The Pricing Manifesto
Essential Rules as Revealed by Adam Juda
- Purpose before price - Know your goal before you start thinking about your pricing. The most appropriate pricing strategy depends upon the desired outcome.
- Buyer before product - Analysis of the buyer, not the product, is the first step in understanding a customer's ability and willingness to pay. Many buyers do not behave rationally.
- What appears as one may be three - The decision maker, the user, and the person who pays for a product need not be the same. For this reason, the principal-agent problem must never be ignored.
- Perceived value must accompany actual value - A product that does not appear desirable will never command high prices - no matter the value delivered.
- No product is valuable - Value exists solely in the effects of a product's purchase, possession, use, and sale.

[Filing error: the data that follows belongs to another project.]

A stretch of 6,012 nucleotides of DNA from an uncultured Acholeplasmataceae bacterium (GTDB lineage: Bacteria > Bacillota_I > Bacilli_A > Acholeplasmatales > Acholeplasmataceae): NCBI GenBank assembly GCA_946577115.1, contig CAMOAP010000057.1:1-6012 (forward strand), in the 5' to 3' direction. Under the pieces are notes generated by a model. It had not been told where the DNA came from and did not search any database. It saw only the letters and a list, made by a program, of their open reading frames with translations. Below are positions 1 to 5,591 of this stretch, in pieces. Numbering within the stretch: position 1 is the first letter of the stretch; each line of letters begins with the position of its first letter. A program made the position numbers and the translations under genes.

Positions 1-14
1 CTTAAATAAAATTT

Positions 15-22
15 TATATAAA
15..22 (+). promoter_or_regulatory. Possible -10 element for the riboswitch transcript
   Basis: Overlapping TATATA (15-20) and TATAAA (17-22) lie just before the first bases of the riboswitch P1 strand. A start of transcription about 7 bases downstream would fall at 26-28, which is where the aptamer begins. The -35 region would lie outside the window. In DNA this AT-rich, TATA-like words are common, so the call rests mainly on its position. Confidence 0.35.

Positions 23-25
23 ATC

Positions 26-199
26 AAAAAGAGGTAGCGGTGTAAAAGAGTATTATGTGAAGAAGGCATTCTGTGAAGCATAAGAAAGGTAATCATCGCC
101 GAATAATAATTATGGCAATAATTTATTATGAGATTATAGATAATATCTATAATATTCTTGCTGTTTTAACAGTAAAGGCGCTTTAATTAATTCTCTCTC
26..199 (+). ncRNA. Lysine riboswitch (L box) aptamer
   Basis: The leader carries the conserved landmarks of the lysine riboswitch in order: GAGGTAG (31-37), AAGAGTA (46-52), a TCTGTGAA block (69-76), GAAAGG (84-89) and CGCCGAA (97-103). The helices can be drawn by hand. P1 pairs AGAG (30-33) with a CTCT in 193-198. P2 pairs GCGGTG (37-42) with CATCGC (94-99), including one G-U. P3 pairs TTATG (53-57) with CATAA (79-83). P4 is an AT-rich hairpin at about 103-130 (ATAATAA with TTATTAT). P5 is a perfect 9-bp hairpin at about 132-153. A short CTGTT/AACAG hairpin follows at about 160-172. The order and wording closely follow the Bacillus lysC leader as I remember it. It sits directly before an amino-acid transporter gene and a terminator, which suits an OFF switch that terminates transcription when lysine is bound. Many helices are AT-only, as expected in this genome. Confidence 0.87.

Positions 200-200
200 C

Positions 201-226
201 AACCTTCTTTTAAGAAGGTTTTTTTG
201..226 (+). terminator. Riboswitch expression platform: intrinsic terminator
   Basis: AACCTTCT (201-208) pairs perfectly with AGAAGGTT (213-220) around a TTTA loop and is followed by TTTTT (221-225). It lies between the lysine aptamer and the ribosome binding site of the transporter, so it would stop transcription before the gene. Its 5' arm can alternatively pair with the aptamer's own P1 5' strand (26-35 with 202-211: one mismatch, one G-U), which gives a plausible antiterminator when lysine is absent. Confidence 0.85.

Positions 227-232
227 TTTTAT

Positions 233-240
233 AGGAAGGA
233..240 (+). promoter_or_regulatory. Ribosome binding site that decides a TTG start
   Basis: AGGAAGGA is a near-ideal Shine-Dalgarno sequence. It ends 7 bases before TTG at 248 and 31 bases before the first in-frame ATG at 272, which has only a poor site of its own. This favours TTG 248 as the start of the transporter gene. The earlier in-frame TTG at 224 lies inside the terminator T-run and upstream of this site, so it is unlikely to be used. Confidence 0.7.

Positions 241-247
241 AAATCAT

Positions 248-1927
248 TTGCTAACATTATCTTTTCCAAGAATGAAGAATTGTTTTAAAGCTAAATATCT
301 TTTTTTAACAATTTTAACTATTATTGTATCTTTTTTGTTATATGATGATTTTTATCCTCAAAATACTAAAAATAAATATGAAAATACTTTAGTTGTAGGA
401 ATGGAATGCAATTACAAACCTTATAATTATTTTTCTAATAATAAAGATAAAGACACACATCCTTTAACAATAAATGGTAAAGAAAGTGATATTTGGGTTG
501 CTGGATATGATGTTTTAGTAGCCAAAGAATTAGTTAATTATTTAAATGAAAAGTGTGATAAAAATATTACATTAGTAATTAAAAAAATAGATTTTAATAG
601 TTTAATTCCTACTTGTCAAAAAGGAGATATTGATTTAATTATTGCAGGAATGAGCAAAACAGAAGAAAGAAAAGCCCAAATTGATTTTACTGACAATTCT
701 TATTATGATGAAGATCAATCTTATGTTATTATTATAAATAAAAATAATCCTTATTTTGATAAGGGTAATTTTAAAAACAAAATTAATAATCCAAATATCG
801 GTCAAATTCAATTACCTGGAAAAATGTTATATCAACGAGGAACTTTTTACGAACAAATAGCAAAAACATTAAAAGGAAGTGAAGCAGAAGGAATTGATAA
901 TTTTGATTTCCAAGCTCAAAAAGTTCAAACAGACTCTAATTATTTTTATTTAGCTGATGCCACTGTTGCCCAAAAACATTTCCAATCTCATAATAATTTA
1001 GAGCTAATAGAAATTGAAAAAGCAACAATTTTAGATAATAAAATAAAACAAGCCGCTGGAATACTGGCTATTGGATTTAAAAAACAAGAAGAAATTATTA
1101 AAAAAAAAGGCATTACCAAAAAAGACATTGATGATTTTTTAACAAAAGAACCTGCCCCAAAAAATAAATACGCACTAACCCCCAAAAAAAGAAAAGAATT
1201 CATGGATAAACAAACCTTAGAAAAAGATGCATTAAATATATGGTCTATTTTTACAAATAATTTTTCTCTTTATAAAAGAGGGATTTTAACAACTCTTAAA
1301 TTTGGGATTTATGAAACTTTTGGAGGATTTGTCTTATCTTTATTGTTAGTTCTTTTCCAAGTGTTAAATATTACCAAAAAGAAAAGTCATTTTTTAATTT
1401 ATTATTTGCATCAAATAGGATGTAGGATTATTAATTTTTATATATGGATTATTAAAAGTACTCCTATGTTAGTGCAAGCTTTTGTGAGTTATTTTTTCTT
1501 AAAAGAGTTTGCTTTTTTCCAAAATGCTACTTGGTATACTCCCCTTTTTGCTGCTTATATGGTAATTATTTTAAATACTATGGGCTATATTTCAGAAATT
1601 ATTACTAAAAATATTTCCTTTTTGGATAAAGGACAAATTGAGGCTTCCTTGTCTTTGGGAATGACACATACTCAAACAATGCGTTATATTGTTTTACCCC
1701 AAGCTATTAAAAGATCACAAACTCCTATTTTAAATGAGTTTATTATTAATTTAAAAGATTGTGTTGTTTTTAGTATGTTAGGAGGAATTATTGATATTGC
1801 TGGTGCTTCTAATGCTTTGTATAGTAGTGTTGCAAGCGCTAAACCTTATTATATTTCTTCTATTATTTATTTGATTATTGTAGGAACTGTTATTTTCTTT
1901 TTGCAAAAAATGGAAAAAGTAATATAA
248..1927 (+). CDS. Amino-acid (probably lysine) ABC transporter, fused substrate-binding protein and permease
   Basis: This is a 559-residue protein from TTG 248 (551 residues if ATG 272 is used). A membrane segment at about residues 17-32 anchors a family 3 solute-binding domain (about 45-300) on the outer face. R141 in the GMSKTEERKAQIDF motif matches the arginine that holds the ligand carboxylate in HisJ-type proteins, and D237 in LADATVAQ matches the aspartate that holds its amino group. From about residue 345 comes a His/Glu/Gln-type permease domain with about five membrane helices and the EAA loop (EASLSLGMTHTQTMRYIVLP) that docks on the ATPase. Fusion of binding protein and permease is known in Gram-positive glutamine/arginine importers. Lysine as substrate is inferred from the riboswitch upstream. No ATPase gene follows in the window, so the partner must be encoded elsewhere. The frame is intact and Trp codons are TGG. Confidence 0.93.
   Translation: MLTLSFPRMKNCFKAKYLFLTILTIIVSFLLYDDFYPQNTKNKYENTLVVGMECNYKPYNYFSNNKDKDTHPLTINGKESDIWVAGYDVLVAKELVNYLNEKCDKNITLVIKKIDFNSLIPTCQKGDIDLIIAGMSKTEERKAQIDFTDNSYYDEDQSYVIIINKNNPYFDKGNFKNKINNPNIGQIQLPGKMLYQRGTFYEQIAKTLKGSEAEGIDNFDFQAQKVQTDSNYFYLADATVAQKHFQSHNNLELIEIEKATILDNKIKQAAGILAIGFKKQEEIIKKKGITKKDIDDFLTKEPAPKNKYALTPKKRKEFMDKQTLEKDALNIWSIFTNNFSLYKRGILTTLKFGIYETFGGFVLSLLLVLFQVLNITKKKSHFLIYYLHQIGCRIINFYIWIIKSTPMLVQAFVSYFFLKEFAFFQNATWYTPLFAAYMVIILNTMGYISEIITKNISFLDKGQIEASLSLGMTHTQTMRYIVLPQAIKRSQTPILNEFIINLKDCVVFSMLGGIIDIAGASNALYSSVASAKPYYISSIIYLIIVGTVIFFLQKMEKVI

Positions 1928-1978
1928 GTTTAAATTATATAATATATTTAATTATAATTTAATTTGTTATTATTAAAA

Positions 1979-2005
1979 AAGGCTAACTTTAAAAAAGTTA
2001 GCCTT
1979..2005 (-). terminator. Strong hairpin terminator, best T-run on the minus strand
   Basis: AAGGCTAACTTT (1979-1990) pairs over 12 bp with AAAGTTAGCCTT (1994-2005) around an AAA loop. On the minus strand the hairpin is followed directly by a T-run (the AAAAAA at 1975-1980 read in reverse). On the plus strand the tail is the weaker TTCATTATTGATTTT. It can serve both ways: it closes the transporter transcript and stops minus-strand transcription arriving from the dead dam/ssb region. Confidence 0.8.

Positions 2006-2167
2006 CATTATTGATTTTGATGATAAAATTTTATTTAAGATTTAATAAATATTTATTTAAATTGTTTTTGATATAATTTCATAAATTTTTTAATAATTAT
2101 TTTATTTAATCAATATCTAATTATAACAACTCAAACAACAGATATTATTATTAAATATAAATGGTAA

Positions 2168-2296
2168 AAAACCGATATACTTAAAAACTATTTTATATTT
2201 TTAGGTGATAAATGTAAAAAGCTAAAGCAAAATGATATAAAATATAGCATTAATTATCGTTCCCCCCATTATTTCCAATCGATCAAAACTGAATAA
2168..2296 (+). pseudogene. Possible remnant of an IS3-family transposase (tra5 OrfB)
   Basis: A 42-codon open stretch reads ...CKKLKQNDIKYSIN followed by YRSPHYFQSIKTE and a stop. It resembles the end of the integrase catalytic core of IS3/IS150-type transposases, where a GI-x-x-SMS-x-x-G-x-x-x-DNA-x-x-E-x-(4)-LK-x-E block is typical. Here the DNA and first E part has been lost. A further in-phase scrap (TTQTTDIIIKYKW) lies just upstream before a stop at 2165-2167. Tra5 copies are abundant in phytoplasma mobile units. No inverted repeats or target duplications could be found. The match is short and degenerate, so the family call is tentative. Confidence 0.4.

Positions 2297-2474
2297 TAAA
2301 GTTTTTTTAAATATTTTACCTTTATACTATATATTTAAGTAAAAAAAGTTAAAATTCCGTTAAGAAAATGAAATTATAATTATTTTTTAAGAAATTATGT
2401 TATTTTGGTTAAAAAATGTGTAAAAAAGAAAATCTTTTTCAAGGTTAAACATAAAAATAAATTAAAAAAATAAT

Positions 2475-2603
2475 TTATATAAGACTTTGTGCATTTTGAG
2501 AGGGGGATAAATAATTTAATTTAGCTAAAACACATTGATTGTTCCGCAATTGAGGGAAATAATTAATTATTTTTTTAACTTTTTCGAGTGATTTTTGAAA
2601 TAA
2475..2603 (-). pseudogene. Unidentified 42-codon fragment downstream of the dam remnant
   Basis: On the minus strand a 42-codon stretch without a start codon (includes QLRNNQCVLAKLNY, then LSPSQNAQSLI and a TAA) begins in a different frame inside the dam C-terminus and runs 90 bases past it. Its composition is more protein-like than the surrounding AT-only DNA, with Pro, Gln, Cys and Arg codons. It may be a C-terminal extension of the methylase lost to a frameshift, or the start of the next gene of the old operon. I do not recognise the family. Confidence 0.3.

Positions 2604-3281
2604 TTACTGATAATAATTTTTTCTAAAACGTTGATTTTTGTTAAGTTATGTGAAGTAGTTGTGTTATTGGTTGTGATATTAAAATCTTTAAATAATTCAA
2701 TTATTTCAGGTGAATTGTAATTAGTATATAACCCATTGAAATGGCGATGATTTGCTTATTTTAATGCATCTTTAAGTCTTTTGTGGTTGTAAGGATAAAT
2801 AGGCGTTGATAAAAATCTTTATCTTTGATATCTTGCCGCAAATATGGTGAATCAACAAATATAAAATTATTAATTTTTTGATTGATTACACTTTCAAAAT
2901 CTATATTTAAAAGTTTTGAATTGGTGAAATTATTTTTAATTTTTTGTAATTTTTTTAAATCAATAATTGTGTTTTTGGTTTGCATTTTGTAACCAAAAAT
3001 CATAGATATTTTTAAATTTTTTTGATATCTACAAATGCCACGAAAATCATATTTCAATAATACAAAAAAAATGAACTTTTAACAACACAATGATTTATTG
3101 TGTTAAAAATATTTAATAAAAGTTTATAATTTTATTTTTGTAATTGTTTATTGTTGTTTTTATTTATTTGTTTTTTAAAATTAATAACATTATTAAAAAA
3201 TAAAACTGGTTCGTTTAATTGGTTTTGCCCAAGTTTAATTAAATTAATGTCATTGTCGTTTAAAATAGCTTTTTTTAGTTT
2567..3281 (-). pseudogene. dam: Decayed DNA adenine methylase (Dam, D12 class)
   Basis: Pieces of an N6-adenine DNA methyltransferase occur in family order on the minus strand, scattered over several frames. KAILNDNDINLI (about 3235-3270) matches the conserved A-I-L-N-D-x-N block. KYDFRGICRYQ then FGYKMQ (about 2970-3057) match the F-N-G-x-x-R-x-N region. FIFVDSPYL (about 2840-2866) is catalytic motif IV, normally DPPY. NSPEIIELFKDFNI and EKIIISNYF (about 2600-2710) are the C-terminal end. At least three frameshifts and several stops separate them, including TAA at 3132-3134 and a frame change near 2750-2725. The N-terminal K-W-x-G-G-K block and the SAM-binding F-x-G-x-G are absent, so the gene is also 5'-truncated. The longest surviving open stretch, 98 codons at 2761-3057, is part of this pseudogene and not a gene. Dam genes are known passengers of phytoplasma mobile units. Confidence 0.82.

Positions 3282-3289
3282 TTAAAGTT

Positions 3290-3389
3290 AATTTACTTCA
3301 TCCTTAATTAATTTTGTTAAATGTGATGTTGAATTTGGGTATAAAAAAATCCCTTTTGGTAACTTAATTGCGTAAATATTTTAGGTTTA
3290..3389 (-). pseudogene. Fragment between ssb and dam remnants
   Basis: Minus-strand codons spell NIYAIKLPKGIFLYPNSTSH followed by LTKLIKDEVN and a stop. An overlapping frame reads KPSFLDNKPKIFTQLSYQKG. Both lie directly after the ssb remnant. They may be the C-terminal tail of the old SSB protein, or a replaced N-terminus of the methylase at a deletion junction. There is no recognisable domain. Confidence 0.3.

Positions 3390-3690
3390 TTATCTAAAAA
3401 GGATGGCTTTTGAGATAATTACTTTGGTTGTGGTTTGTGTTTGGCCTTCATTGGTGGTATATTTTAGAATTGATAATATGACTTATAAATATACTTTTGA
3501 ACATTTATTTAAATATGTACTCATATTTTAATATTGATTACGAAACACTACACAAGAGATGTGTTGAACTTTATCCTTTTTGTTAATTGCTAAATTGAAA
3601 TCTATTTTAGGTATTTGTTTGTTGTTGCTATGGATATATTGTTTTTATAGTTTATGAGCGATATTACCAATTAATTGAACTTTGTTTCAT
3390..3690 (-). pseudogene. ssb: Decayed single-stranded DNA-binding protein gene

- Purchase costs are not the only costs - A product's total cost may be significantly higher than its purchase price. Sometimes the difference can be substantial.
- One-size-fits-all rarely fits all - Some products only appeal to a small number of potential buyers. Offering several variations may attract additional buyers.
- Some competitors aren't obvious - Sometimes competitors look dissimilar or solve customer needs in very different ways. Often the most popular alternative to the purchase of a given product is the decision not to buy anything.
- Pricing is powerful - A bad pricing strategy can kill a good product. A good pricing strategy can often resurrect a bad one.
- Imitation is not a sincere form of flattery - Effective pricing requires research and analysis. Copying a competitor's pricing may be quick and easy, but it rarely works well.
- Don't price low - If you are competing on price, you are probably marketing your product as a commodity. Don't sell commodities. Sell Premium products instead.